With mobile now, or nearly, the primary device used to access websites, this leads to a much different mindset from traditional website design and information architecture. While mobile bandwidth with nearly ubiquitous 4G / LTE cellular access now eliminates the mobile choke point, the primary consideration now shifts to display usability.  A laptop, desktop, or tablet has a comparatively large viewing surface.  As big as the new smartphones are, they still do not.  Which means to truly cater to the customer, on the device they are choosing to use, means viewing your website through a Mobile First approach.

Mobile First is not the Same as Responsive Design

Responsive design is the current design methodology used on most modern websites.  Build a website with upscale design, high impact graphics, amazing image / slider transitions, cool menu builds, and then let responsive design adapt it to mobile devices.  This is OK, really, it’s OK, but it’s backward.  It still results in a useful user experience, one which permits the user to navigate on their phone with relative ease, without constantly zooming and sideways scrolling to access navigation and key features or content.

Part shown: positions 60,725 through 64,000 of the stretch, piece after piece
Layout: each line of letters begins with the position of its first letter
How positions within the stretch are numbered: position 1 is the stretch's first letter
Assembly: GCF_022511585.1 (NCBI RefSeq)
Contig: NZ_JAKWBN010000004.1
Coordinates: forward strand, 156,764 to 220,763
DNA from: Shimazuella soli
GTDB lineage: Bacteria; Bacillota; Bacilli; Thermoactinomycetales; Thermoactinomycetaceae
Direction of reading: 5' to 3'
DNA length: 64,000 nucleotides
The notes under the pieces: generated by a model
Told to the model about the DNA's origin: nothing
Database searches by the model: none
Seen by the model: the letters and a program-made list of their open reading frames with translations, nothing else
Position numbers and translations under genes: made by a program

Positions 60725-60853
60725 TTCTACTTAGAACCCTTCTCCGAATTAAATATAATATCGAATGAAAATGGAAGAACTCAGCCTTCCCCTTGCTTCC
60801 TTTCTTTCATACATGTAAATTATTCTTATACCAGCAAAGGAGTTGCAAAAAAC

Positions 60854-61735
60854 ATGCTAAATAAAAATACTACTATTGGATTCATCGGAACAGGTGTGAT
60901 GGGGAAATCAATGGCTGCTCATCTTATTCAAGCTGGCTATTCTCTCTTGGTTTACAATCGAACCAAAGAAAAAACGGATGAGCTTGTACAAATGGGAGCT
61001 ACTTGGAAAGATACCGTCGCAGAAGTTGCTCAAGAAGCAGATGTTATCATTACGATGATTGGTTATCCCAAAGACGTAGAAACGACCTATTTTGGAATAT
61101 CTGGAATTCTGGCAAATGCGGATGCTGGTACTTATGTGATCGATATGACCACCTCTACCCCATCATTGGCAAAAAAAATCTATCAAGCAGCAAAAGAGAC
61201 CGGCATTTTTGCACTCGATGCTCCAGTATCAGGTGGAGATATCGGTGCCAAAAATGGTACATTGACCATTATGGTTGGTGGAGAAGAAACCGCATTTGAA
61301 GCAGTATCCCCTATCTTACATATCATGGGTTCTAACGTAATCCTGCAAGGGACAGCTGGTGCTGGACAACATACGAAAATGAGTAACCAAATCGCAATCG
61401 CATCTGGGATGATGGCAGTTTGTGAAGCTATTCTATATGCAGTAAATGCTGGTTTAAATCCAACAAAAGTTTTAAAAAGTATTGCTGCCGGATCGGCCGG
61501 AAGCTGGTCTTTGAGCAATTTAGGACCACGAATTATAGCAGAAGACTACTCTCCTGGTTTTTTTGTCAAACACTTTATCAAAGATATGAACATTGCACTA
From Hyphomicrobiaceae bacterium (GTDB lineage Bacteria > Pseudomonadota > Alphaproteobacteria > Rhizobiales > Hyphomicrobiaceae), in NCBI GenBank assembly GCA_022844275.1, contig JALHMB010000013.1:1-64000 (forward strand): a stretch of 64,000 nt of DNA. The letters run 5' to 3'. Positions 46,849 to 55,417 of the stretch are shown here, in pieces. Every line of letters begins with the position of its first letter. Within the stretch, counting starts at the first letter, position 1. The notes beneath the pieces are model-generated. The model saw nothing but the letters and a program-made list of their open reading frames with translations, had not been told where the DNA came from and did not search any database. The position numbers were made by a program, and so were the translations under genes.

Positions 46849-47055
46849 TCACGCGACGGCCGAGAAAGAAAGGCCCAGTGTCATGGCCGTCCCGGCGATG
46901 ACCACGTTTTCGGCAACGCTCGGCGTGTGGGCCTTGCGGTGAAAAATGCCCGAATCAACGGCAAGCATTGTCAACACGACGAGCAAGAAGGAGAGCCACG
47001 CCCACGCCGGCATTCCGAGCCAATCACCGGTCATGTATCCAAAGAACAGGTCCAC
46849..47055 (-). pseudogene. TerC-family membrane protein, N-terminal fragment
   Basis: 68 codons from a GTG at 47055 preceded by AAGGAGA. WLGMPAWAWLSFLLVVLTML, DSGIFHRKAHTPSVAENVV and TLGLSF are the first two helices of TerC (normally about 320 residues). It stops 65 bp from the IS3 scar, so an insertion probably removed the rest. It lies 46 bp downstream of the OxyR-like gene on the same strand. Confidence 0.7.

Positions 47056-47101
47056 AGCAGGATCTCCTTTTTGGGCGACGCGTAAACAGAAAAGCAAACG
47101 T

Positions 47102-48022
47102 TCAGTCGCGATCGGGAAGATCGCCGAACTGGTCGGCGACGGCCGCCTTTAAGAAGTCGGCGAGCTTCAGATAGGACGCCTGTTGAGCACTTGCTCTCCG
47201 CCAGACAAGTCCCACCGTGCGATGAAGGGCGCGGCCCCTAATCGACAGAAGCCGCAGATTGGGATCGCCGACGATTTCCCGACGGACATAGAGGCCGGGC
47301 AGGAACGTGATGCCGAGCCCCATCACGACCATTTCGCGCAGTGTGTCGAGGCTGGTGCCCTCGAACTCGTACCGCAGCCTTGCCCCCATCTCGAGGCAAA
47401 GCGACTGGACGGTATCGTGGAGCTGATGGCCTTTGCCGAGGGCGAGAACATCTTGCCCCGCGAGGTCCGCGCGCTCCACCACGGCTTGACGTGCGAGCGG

It also helps you pass an increasingly important test, the Google Mobile Friendly test, which will help you maintain good positioning in mobile search results.

Mobile First is About the User Experience

So, now shift your design criteria, and your approach to information architecture to the user, the mobile user.  A mobile user sees less content in one screen and needs to scroll more to see some of the content a laptop/desktop user will see “above the fold”.  It is important that you do not make your mobile website visitors work harder than necessary to get the job done.  Make sure that your Call to Action buttons and links are all readily available.  One first consideration is to put your phone number, address and email (or at least an easy link to them) at the top of your page header, every page.  Consider the user driving down the road (let’s call them passengers), phone in hand, who needs to find your location or phone number.  Position this at the top of the page for easy access and you will notice an increase in phone inquiries.  Make sure your phone number is a tel: formatted link.